Berlin Wall 2 Essay, Research Paper
The building of the Berlin Wall in 1961 was unjustified because it created a division between the people of Germany and violated their freedoms. The construction of the Berlin Wall was unethical because it destroyed thousands of people’s lives and killed over one hundred. The whole purpose of the wall was to block the access of the people from the East Berlin to West Berlin (Heaps, 21).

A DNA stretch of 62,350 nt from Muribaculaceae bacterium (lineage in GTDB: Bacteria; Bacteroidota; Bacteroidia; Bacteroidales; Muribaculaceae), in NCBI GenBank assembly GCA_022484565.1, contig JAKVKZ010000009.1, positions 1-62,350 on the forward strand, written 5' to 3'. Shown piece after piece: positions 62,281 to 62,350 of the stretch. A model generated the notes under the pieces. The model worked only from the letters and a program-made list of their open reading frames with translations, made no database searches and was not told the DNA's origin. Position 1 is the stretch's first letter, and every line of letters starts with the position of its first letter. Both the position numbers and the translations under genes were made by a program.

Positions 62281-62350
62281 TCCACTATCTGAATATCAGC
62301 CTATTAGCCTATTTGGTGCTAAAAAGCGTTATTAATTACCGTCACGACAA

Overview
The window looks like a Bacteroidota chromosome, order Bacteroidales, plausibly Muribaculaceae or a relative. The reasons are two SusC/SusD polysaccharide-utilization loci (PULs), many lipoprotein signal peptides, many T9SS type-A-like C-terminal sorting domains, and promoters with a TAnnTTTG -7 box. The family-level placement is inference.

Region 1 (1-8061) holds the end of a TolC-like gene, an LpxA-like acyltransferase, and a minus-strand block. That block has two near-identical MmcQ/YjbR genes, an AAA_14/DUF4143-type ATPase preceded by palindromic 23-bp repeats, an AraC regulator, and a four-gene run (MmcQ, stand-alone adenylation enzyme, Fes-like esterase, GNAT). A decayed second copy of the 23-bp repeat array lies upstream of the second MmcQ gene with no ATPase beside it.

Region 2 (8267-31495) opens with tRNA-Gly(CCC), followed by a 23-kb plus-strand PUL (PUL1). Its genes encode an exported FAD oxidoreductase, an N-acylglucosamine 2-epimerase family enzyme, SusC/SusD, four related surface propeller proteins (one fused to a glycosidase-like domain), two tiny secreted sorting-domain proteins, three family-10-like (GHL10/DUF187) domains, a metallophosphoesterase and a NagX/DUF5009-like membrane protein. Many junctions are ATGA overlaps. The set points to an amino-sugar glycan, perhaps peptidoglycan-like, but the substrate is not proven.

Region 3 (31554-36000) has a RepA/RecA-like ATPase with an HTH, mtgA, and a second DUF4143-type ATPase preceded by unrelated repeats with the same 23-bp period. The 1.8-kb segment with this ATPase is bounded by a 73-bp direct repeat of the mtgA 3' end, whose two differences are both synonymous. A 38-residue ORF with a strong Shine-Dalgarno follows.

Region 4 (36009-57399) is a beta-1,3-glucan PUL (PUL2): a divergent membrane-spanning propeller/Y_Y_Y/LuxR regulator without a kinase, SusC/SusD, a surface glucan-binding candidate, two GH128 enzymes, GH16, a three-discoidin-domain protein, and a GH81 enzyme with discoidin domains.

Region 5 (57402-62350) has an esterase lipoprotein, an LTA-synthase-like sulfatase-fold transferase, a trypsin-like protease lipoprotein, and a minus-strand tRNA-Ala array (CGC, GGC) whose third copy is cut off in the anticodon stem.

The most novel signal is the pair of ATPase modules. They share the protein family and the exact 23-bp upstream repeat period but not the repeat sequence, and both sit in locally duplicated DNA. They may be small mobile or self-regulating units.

On the 27th of November 1958, Berlin was the scene of another international crisis when Nikita Khrushchev issued an ultimatum to the three western powers, giving them six months to turn West Berlin into a ” demilitarized free city ” (Khrushchev, 453). This ultimatum marked the start of a long crisis which came to a head with the building of the Wall. Talks on Berlin between the Soviets and the West, first in Geneva (May-August 1959), then in Paris (May 1960) and finally in Vienna (June 1961), failed to produce results (Khrushchev, 457).